plotting both positive and negative R and S for said alleged cover image on an RS diagram;
constructing four curves of said RS diagram and calculating their intersections by extrapolation; and
determining the existence or nonexistence of a secret message from said intersections.
18. The computer-readable storage medium of claim 17, said method further including the step, if said secret message is determined to exist, of estimating a length thereof.
19. The computer-readable storage medium of claim 17, said method further including, in said step of constructing, arithmetically averaging the x coordinates of said intersections, thereby detecting said hidden message, if it exists, and estimating a length thereof.
20. The computer-readable storage medium of claim 17, said method further including, in said step of estimating, determining a length p of said hidden message, if it exists, by rescalingthe x-axis of said RS diagram so that p/2 becomes 0 and 100−p/2 becomes 1, whereby an x-coordinate of an intersection is a root of the following quadratic equation:
2(d 1 +d 0)x 2+(d −0 −d −1 −d 1−3d 0)x+d 0 −d −00,
where d0=RM(p/2)−SM(p/2), d1=RM(1−p/2)−SM(1−p/2), d−0=R−M(p/2)−S−M(p/2), d−1=R−M(1−p/2)−S−M(1−p/2), and said message length p is calculated from the root x whose absolute value is smaller,
p=x/(x−½).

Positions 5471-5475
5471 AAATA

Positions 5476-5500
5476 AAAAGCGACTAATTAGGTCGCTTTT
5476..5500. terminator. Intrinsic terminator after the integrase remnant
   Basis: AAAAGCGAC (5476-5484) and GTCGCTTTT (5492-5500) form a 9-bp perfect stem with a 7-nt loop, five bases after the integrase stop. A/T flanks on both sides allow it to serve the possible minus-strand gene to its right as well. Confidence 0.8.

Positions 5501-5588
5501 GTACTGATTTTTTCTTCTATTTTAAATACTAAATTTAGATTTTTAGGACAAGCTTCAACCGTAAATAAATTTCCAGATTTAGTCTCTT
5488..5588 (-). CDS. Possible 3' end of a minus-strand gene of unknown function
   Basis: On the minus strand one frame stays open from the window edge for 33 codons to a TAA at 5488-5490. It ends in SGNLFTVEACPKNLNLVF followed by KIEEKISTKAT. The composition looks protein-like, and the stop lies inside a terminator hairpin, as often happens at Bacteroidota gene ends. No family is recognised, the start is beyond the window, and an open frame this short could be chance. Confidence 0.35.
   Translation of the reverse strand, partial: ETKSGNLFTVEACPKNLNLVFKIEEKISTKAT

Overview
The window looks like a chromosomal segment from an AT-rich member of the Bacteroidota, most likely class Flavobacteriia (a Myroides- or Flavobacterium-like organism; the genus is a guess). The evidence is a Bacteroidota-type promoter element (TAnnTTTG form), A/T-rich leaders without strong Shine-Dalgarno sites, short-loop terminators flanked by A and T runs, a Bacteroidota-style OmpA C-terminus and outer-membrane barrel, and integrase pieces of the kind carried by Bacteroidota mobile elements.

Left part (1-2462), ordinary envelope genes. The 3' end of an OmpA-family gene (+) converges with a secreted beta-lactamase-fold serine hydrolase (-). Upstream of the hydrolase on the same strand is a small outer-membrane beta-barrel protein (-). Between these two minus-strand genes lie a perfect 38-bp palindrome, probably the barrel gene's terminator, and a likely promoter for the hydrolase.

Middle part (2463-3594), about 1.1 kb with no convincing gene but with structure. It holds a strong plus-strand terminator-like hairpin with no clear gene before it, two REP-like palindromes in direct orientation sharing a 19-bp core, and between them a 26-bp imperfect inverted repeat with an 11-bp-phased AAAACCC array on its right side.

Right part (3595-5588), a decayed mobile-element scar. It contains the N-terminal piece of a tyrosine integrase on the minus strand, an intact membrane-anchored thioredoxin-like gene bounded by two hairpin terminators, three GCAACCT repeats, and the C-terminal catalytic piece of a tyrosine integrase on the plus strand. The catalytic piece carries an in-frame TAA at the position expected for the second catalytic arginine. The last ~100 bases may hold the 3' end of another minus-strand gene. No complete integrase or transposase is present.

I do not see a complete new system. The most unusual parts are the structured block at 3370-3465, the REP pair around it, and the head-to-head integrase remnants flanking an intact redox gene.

Description
STATEMENT OF GOVERNMENT INTEREST

This invention was made with Government support under F30602-00-1-0521 and F49620-01-1-0123 from the U.S. Air Force. The Government has certain rights in the invention.

BACKGROUND OF THE INVENTION

This invention relates to steganography. Steganography is the art of secret communication, whose purpose is to hide the very presence of a communication. In particular this invention relates to the detection of hidden messages.

Steganography differs from cryptography, whose goal is to make communication unintelligible to those who do not posses the right keys. By means of steganography, digital images, videos, sound files, and other computer files that contain perceptually irrelevant or redundant information can be used as covers, that is, as carriers that hide secret messages embedded within. If one embeds a secret message into a cover-image, one obtains a “stego-image.”

The stego-image cannot contain any detectable artifacts that result from embedding the secret message. If it does, a third party can use such artifacts to determine that a secret message lies within the stego-image. Once the third party can reliably detect the presence of the secret message, the steganographic tool becomes useless.

Images stored in the JPEG format make very poor cover images for steganographic methods that embed information in the spatial (pixel) domain. The quantization introduced by JPEG compression can serve as a “watermark” or unique fingerprint, and one can detect even very small modifications of the cover image by inspecting the compatibility of the stego-image with the JPEG format. (See J. Fridrich, M. Goljan, and R. Du, “Steganalysis based on JPEG compatibility”, SPIE Multimedia Systems and Applications IV, Denver, Colo. (Aug. 20-24, 2001), to be presented).

Most steganographic programs use Least Significant Bit embedding (“LSB”) as the method of choice to hide a message in 24-bit and 8-bit color images, and in grayscale images. They do so because it is generally believed that changes to the LSBs of colors cannot be detected. The noise that is always present in digital images is thought to mask such changes.